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There's been a couple of times where non-expert me has asked a question on a SE site, received great well-written answers, but couldn't decide which answer to accept due to my lack of my expertise on the topic (I guess that's why I'm asking).

Examples of such questions include: Can I figure out what my baby wants by the sound it makes when it cries? and What are the nutritional benefits of saturated fats?

The saturated fats question in particular provides two well constructed by diametrically opposed answers. I accepted one that seemed the best researched, but I can't really tell which on is really correct.

It seems that for technical/solve-the-problem-now kind of sites (ie stackoverflow or DIY) I can provide immediate feedback as to whether something worked or not. However on purely knowledge/informational type questions there's no immediate feedback I can provide to the other SE users as to whether something worked or is correct. I can't go run studies on whether saturated fats are good or not without dedicating a career to the topic for example.

Anyway, in these kinds of situations. when I can't really know which is correct or I can't give immediate feedback about what worked, how should I accept answers? Should I maybe just NOT accept an answer and let my accept rate lag (making me appear like a poor user)?

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Perhaps these aren't the sort of questions that make good Stack Overflow questions? Anyway, you don't have to accept an answer. –  ChrisF Jul 25 '11 at 21:01
    
@ChrisF, can you elaborate more on why they wouldn't make good SE questions? –  Doug T. Jul 26 '11 at 1:15
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Perhaps because there's no one clear answer and the facts can back up multiple possibilities (e.g. what baby's cries mean). I don't know for certain. –  ChrisF Jul 26 '11 at 7:44
    
@ChrisF sure, but the question asker doesn't have the knowledge to know whether there is or is not one clear answer. In fact, a really good answer to such a question would encompass both sides qualifying their answer by letting the asker know that nothing conclusive has been determined, but here's the competing arguments/studies that seem to support both sides. –  Doug T. Jul 26 '11 at 17:00
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1 Answer

Choose the answer that helped you more. If there are two answers, but one is more difficult for you to understand, then you could choose the other one.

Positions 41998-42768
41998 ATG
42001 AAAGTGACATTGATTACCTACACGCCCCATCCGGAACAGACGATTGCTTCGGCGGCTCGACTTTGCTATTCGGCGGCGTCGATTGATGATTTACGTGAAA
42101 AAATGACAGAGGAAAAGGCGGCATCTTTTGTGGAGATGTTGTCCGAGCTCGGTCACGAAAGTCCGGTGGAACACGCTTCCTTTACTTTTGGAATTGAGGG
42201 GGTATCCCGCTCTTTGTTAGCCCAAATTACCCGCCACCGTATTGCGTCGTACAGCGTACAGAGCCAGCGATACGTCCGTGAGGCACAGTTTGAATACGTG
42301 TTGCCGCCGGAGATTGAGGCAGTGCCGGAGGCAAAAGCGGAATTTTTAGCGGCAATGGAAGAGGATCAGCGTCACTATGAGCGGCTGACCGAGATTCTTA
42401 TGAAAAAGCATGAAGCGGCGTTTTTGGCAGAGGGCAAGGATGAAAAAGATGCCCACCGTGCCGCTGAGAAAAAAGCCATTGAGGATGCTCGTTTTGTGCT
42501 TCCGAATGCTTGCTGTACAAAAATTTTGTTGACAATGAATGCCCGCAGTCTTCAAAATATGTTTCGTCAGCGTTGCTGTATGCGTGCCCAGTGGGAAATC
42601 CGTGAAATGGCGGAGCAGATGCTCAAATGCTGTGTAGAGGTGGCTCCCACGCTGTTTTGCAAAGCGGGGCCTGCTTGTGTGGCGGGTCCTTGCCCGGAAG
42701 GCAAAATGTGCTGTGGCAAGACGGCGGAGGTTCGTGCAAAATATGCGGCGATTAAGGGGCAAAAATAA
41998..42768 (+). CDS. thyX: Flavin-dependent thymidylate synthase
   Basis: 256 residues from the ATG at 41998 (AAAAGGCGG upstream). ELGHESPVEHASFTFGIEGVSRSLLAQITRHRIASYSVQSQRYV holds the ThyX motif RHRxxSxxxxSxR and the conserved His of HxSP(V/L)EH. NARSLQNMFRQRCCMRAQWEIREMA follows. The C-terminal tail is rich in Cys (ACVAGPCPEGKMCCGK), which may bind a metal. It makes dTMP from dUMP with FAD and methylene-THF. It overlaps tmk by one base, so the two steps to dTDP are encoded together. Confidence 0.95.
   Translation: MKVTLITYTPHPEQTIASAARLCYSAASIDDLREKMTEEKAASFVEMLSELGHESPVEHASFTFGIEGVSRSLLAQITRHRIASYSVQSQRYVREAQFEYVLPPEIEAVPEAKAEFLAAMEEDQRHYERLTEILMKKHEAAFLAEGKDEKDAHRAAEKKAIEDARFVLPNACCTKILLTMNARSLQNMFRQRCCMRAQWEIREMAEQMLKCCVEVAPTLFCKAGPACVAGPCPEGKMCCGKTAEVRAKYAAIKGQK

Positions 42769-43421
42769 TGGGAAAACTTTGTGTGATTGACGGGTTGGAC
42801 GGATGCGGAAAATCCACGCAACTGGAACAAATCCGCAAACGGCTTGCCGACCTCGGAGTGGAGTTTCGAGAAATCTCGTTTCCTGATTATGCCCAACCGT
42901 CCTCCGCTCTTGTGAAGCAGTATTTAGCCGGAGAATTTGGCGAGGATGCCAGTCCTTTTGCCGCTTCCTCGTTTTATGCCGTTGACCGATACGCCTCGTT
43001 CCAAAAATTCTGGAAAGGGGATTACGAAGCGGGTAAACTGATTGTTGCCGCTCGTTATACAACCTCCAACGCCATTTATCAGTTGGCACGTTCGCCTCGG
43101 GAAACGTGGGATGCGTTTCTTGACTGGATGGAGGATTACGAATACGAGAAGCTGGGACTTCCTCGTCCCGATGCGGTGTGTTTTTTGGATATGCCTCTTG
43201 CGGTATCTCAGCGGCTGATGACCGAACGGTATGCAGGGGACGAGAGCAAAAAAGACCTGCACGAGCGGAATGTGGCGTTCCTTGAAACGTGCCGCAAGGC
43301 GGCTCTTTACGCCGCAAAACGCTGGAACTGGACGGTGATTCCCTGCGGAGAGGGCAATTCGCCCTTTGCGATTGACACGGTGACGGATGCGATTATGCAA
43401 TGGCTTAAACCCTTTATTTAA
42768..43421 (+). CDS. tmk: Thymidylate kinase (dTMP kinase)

Questions that are accepted are not necessarily the more correct one (even if that is what happen most of the time); an accepted answer is just that: an accepted answer.

You can also wait to accept an answer, and see which one gets more votes. If you are not able to understand which one is more correct (which should be the case, as you asked the question and you don't know the answer), then let the other users decide for you with their votes.

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I feel as though saying "this helped me more" would be impossible for the saturated fats question above. In that question, general nutritional advice is sought, not a remedy to a problem, so its hard to say "aha adding/removing fats to my diet helped me immensely!" –  Doug T. Jul 26 '11 at 1:17
    
Also, I would be ok with not accepting an answer, but I feel a little pressure to accept an answer cause of the accept rate percentage. I'd like to keep that high so I can keep getting great answers. –  Doug T. Jul 26 '11 at 1:20
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You should not accept answers just to keep your accept rate high. There is not a time limit for accepting an answer, which is not something that you have to do. –  kiamlaluno Jul 26 '11 at 2:09
    
that makes me question the value of the "accept rate" box. We shouldn't be encouraging answer acceptance as part of being a good citizen. Someone might ask like 10 such questions and be unable to accept any answer. –  Doug T. Jul 26 '11 at 17:01
    
In some cases, the fact the user didn't accept an answer for each of the, e.g., ten asked questions could be a symptom the user is not asking the correct questions and not getting the expected answers. Reminding about accepting answers could be a way to ask, "Are you sure you are asking the question that you really wanted to ask?" This could happen, for example, if the OP omitted a detail necessary to answer. –  kiamlaluno Jul 26 '11 at 17:12
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